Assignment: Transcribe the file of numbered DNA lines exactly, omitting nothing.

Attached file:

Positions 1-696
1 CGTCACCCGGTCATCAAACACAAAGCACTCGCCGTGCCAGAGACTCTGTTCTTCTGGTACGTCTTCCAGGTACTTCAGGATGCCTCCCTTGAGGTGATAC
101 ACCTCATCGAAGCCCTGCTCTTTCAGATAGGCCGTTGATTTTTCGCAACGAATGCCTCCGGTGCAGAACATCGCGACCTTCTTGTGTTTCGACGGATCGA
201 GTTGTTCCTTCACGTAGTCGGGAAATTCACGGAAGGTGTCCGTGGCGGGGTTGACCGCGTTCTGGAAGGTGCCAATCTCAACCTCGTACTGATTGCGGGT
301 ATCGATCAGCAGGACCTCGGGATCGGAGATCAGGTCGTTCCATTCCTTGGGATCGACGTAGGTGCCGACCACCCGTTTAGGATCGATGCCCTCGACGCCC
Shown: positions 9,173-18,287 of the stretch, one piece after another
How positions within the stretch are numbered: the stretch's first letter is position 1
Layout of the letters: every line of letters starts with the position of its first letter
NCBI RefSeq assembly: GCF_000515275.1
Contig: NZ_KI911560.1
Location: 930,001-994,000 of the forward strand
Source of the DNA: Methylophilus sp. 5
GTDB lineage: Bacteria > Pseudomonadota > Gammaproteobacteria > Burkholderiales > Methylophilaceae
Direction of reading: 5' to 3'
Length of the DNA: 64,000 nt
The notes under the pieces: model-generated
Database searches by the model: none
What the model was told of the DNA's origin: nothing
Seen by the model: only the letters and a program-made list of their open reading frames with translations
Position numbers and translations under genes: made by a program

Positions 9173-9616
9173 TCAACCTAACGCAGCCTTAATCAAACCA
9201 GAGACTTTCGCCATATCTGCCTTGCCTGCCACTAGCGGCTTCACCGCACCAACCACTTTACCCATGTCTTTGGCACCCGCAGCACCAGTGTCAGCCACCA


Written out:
Positions 1-696
1 CGTCACCCGGTCATCAAACACAAAGCACTCGCCGTGCCAGAGACTCTGTTCTTCTGGTACGTCTTCCAGGTACTTCAGGATGCCTCCCTTGAGGTGATAC
101 ACCTCATCGAAGCCCTGCTCTTTCAGATAGGCCGTTGATTTTTCGCAACGAATGCCTCCGGTGCAGAACATCGCGACCTTCTTGTGTTTCGACGGATCGA
201 GTTGTTCCTTCACGTAGTCGGGAAATTCACGGAAGGTGTCCGTGGCGGGGTTGACCGCGTTCTGGAAGGTGCCAATCTCAACCTCGTACTGATTGCGGGT
301 ATCGATCAGCAGGACCTCGGGATCGGAGATCAGGTCGTTCCATTCCTTGGGATCGACGTAGGTGCCGACCACCCGTTTAGGATCGATGCCCTCGACGCCC
Shown: positions 9,173-18,287 of the stretch, one piece after another
How positions within the stretch are numbered: the stretch's first letter is position 1
Layout of the letters: every line of letters starts with the position of its first letter
NCBI RefSeq assembly: GCF_000515275.1
Contig: NZ_KI911560.1
Location: 930,001-994,000 of the forward strand
Source of the DNA: Methylophilus sp. 5
GTDB lineage: Bacteria > Pseudomonadota > Gammaproteobacteria > Burkholderiales > Methylophilaceae
Direction of reading: 5' to 3'
Length of the DNA: 64,000 nt
The notes under the pieces: model-generated
Database searches by the model: none
What the model was told of the DNA's origin: nothing
Seen by the model: only the letters and a program-made list of their open reading frames with translations
Position numbers and translations under genes: made by a program

Positions 9173-9616
9173 TCAACCTAACGCAGCCTTAATCAAACCA
9201 GAGACTTTCGCCATATCTGCCTTGCCTGCCACTAGCGGCTTCACCGCACCAACCACTTTACCCATGTCTTTGGCACCCGCAGCACCAGTGTCAGCCACCA